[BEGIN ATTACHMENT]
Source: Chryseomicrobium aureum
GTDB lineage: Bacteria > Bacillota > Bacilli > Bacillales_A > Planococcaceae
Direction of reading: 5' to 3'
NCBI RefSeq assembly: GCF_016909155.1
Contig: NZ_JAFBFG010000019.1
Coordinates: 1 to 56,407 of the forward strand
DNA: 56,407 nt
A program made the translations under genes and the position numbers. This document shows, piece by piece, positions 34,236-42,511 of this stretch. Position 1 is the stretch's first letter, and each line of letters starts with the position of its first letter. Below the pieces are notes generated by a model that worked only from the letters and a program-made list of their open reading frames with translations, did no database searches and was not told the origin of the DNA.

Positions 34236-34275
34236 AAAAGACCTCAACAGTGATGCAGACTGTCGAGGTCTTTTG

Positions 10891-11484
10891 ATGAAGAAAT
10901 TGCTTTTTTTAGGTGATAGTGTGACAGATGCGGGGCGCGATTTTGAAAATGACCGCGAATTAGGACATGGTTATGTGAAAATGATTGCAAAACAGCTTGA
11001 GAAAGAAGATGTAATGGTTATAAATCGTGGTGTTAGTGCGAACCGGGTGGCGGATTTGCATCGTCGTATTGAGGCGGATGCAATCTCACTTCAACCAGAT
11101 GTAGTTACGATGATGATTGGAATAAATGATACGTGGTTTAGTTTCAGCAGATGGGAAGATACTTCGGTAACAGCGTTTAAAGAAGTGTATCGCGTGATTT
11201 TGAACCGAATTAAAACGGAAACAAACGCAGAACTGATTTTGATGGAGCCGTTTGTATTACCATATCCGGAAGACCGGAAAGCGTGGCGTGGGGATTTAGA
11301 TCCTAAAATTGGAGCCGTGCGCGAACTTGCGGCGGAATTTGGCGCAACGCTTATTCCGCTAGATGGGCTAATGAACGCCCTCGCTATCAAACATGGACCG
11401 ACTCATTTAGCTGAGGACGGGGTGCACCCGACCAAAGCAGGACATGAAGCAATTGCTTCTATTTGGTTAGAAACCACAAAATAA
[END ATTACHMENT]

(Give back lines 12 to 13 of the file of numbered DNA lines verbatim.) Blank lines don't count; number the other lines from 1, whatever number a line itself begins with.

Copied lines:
10891 ATGAAGAAAT
10901 TGCTTTTTTTAGGTGATAGTGTGACAGATGCGGGGCGCGATTTTGAAAATGACCGCGAATTAGGACATGGTTATGTGAAAATGATTGCAAAACAGCTTGA